Analysis: Mississippi early voting needs veto-proof support
JACKSON, Miss. (AP) — Mississippi Gov. Tate Reeves is making clear, even before the start of the 2021 legislative session, that he opposes any big changes in the way the state conducts elections.
About 1.3 million Mississippi residents voted in the 2020 presidential race, and the vast majority cast their ballots on Election Day. Republican Secretary of State Michael Watson said the state issued about 248,000 absentee ballots. Some people voted absentee by mail, and some cast absentee ballots in-person at circuit clerk’s offices. Watson said absentee voting in 2020 was roughly double what it was during the 2016 presidential election.
In many places around Mississippi, people stood in long lines outside and inside precincts. The Republican governor said that he and his wife, Elee, stood in line more than an hour at a precinct near the Governor’s Mansion in downtown Jackson — and he said he was OK with that.
“I believe in the institution of Election Day, and I have said that from the beginning,” Reeves told reporters Dec. 14 at the Capitol, adding that he opposes expansion of mail-in voting.
Many states allow people to cast a ballot days or weeks in advance, at their convenience. That list includes Texas, Louisiana, Arkansas, Tennessee and Georgia. Efforts to enact early voting in Mississippi have hit a wall, so far.
With Reeves staking out his preference for the tradition of Election Day, singular, rather than Election Days, plural, any change would have to be made by a veto-proof margin with more than two-thirds support in the state House and Senate. Republicans control both chambers. For enough of them to go against the governor’s wishes, they would need strong support from people back home. Republican lawmakers also would have to be convinced that early voting would help Republicans at least as much, if not more, than it would help Democrats.
According to the National Conference of State Legislatures, Mississippi is one of the 16 states that require people to have an excuse to cast an absentee ballot. In Mississippi, being out of town on Election Day because of work or school is an acceptable excuse. Wanting to avoid standing in line near other people during a pandemic is not.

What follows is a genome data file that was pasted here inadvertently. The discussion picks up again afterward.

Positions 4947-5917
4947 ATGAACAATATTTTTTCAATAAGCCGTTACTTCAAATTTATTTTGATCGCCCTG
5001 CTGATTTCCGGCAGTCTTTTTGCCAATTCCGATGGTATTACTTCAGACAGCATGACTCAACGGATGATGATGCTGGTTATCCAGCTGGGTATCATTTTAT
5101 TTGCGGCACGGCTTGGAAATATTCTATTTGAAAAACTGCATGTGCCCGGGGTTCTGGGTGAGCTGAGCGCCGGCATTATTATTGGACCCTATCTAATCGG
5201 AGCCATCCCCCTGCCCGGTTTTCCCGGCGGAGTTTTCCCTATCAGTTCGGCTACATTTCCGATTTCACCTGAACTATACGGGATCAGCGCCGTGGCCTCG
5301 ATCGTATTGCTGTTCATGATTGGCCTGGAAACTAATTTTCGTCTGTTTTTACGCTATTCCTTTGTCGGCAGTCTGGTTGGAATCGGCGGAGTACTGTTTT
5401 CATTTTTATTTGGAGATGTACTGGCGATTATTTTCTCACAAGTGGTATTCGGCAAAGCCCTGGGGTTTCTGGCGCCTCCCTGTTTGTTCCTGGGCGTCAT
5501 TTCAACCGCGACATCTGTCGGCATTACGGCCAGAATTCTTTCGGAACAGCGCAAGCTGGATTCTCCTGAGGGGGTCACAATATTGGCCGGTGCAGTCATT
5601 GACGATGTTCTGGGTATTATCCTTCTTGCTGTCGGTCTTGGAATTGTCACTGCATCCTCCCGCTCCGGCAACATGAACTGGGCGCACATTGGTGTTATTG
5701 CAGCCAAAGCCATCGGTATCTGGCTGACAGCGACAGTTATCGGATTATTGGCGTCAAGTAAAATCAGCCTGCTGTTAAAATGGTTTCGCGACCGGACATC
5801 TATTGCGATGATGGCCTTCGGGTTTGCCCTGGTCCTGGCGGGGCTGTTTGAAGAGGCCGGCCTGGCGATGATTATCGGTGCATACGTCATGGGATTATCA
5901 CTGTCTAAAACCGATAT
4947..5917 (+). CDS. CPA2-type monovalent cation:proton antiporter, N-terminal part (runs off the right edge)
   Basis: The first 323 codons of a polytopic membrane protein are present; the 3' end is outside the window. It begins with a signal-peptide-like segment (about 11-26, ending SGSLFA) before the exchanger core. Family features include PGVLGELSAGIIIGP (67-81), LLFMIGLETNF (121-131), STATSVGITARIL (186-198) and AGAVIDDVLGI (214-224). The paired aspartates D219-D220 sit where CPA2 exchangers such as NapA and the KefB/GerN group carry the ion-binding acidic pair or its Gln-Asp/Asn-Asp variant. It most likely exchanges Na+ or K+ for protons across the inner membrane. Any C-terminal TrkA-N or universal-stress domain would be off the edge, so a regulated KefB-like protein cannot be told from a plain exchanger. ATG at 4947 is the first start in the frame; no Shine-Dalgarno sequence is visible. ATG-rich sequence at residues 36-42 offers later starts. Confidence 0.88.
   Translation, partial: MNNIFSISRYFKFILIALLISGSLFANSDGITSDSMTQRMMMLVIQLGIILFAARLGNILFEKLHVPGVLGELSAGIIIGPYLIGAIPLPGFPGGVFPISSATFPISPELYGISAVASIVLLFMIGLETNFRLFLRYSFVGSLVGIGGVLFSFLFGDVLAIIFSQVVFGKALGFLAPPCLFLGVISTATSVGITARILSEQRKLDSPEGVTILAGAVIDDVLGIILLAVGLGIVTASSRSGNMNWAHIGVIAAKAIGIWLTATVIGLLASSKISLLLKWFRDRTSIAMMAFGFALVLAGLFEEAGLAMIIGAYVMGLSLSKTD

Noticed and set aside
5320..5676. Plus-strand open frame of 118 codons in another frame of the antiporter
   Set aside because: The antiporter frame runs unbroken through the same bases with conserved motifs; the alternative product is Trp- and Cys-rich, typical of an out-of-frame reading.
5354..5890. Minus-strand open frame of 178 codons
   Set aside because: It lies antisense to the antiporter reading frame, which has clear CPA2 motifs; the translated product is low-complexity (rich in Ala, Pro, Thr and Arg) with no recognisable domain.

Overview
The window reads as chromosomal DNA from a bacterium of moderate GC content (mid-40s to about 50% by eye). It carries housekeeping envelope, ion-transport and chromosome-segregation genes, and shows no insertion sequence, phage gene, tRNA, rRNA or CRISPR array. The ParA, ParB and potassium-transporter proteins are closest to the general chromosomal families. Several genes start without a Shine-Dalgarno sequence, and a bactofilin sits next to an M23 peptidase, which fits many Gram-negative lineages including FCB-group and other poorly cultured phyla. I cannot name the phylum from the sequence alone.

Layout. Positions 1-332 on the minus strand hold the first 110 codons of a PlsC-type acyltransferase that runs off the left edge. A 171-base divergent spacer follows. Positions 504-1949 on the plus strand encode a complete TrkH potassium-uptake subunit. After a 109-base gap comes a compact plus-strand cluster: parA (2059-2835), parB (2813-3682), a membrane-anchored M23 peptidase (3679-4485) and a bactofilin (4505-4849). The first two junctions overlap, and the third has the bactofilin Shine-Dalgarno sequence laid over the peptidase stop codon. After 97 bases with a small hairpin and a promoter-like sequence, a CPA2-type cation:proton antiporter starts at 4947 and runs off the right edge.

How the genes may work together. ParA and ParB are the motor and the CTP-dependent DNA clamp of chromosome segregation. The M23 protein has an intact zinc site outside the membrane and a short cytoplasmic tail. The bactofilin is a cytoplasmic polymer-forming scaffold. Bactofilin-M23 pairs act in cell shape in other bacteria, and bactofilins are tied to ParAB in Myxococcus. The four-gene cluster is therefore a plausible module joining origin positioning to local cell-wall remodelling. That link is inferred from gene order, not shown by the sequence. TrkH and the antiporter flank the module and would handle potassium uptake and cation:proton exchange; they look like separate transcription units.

Mississippi also allows absentee voting by anyone 65 or older or by anyone who has a permanent or temporary physical disability. Legislators made a temporary revision that expires at the end of 2020, allowing absentee voting by any person under a physician-imposed quarantine because of COVID-19 or by any person caring for a dependent who was under a such a quarantine.
Mississippi cities have elections for mayor and other officials in 2021, with party primaries in April and the general election in June. As the pandemic continues, it’s unclear whether legislators will consider extending the absentee voting provisions tied to COVID-19 quarantine.
Democratic state Sen. David Blount of Jackson has filed bills for a number of years to create no-excuse early voting in Mississippi. He said he will do so again in 2021 because he believes legislators should do all they can to make it easier for people to vote in a secure manner.
“Most states already have it, most people want it and it’s completely secure,” Blount told The Associated Press last week. “You have to walk in the courthouse past the sheriff’s deputy, you work with a trained circuit clerk’s staff person and you show your ID.”
Blount said such a system would have “zero potential for fraud.” As for needing a veto-proof margin, Blount said he hopes most legislators would see early voting is what their constituents want.
“Do we want more people to vote, or not? Do we want shorter lines on Election Day, or not?” Blount said. “Early voting helps with both of those questions.”
Emily Wagster Pettus has covered Mississippi government and politics since 1994. Follow her on Twitter: http://twitter.com/EWagsterPettus.